on Utility Models and Prospect Theory 
By:  Airaudo, Marco (School of Economics) 
Abstract:  This paper studies the global equilibrium dynamics implied by a Lucas’ tree asset pricing model where the representative agent has dynamic selfcontrol preferences, as defined by Gul and Pesendorfer (Econometrica, 2004). It shows that endogenous cycles of period 2 and higher, as well as chaotic dynamics exist provided temptation utility is sufficiently important (with respect to standard commitment utility) and sufficiently convex. For parameterizations leading to complex deterministic dynamics, the model also admits stationary and nonstationary sunspot equilibria. 
Keywords:  Asset Pricing; Temptation; SelfControl; Endogenous Cycles; Chaotic Dynamics; Sunspot Equilibrium 
JEL:  C62 E32 G12 
Date:  2016–01–21 
URL:  http://d.repec.org/n?u=RePEc:ris:drxlwp:2016_002&r=upt 
By:  Dominique Pepin (CRIEF) 
Abstract:  By analysing the restrictions that ensure the existence of capital market equilibrium, we show that the coefficient of relative risk aversion and the subjective discount factor cannot be high simultaneously as they are supposed to be to make the standard asset pricing consistent with financial stylised facts. 
Date:  2016–04 
URL:  http://d.repec.org/n?u=RePEc:arx:papers:1604.03337&r=upt 
By:  McIntosh, Craig; Povel, Felix; Sadoulet, Elisabeth 
Abstract:  We play a series of incentivized laboratory games with riskexposed cooperative based coffee farmers in Guatemala to understand the demand for indexbased rainfall insurance. We show that insurance demand goes up as increasingly severe risk makes insurance payouts more partial (payouts are smaller than losses), but demand is ad versely effected by more complex risk structures in which payouts are probabilistic (it is possible that a shock occurs with no payout). We use numerical techniques to esti mate a flexible utility function for each player and consequently can put exact dollar values on the magnitude of the behavioral response triggered by probabilistic insur ance. Exploiting the group structure of the cooperative, we investigate the possibility of using group loss adjustment to smooth idiosyncratic risk. Our results suggest that consumers value probabilistic insurance using a prospectstyle utility function that is concave both in probabilities and in income, and that group insurance mechanisms are unlikely to solve the issues of low demand that have bedeviled index insurance markets.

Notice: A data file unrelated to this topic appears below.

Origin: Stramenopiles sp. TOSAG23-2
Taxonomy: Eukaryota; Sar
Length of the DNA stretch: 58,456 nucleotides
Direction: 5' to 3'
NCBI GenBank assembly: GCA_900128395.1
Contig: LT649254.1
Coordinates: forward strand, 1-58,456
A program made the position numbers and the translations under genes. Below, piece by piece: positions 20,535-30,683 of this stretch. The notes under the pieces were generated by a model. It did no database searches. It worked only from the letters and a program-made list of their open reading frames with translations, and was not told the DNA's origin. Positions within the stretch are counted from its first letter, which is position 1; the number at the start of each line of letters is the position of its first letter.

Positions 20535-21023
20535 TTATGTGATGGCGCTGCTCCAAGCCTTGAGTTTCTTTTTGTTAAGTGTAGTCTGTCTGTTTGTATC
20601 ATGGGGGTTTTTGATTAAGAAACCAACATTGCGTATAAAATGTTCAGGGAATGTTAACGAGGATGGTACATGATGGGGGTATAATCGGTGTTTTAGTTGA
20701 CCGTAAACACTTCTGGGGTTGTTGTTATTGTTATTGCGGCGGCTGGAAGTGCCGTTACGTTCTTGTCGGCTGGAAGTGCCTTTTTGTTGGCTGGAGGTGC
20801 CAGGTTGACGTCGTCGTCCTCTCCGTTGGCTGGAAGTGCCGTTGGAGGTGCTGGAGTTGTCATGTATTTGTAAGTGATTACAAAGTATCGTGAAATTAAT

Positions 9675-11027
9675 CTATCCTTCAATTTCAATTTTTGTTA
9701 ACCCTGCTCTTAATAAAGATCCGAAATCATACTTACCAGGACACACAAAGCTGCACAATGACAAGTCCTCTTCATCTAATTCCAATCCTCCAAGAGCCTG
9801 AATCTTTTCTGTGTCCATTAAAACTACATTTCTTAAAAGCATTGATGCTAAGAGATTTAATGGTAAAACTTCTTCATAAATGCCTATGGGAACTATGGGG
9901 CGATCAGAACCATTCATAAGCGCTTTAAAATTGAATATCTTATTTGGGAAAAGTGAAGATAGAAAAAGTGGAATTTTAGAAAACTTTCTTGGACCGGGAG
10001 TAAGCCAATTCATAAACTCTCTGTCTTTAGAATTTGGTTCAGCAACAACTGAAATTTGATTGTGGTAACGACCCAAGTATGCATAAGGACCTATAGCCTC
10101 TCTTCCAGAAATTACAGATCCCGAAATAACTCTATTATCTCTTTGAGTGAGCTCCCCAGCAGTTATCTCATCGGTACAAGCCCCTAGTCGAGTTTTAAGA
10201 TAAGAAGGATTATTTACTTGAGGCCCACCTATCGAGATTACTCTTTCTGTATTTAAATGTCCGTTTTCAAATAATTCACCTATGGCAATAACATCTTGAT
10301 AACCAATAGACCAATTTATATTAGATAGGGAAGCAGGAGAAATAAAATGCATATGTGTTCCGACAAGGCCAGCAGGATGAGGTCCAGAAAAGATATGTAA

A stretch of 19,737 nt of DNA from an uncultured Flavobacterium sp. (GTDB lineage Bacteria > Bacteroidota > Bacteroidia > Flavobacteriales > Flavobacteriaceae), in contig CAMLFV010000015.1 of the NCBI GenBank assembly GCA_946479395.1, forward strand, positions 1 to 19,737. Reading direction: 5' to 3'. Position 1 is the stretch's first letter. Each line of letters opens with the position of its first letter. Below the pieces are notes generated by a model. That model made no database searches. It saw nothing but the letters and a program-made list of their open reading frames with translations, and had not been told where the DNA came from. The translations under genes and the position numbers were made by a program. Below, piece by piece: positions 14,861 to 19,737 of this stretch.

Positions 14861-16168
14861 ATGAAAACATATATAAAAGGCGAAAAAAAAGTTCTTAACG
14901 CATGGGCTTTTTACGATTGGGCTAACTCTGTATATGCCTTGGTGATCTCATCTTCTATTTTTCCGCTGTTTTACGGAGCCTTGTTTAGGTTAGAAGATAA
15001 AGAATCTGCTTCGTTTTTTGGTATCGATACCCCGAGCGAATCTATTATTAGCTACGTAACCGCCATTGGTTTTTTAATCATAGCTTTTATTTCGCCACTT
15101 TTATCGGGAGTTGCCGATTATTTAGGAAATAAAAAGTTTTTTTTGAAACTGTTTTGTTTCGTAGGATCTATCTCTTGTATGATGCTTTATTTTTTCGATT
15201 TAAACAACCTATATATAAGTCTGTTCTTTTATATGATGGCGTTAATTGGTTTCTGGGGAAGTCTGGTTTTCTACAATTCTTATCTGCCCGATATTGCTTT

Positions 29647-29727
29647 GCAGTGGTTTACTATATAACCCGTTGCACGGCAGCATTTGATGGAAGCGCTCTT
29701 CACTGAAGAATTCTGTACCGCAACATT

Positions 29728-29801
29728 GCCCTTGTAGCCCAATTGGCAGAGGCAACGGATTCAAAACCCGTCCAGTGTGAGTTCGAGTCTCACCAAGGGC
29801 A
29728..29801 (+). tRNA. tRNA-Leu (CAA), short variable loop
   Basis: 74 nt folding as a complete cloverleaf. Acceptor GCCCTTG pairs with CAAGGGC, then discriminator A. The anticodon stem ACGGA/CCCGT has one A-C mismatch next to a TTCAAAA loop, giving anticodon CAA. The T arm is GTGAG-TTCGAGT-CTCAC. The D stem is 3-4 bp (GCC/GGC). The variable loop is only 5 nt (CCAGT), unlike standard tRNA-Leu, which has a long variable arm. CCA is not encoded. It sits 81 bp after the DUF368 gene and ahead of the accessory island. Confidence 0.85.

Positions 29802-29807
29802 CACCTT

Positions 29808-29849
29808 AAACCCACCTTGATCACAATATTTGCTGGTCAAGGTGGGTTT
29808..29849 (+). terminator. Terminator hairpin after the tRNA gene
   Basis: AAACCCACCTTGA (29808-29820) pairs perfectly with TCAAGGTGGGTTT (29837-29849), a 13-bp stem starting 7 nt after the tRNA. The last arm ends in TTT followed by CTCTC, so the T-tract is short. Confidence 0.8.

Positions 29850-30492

Keywords:  Social and Behavioral Sciences, Risk, Index Insurance, Utility Estimation 
Date:  2015–01–01 
URL:  http://d.repec.org/n?u=RePEc:cdl:agrebk:qt89k8r3qf&r=upt 
By:  Christopher Boortz; ; ; 
Abstract:  In the context of a twostate, twotrader financial market herd model introduced by Avery and Zemsky (1998) we investigate how informational ambiguity in conjunction with waves of optimism and pessimism affect investor behavior, social learning and price dynamics. Without ambiguity, neither herding nor contrarianism is possible. If there is ambiguity and agents have invariant ambiguity preferences, only contrarianism is possible. If on the other hand ambiguity is high and traders become overly exuberant (or desperate) as the asset price surges (or plummets), we establish that investor herding may drive prices away from fundamentals with economically relevant probability.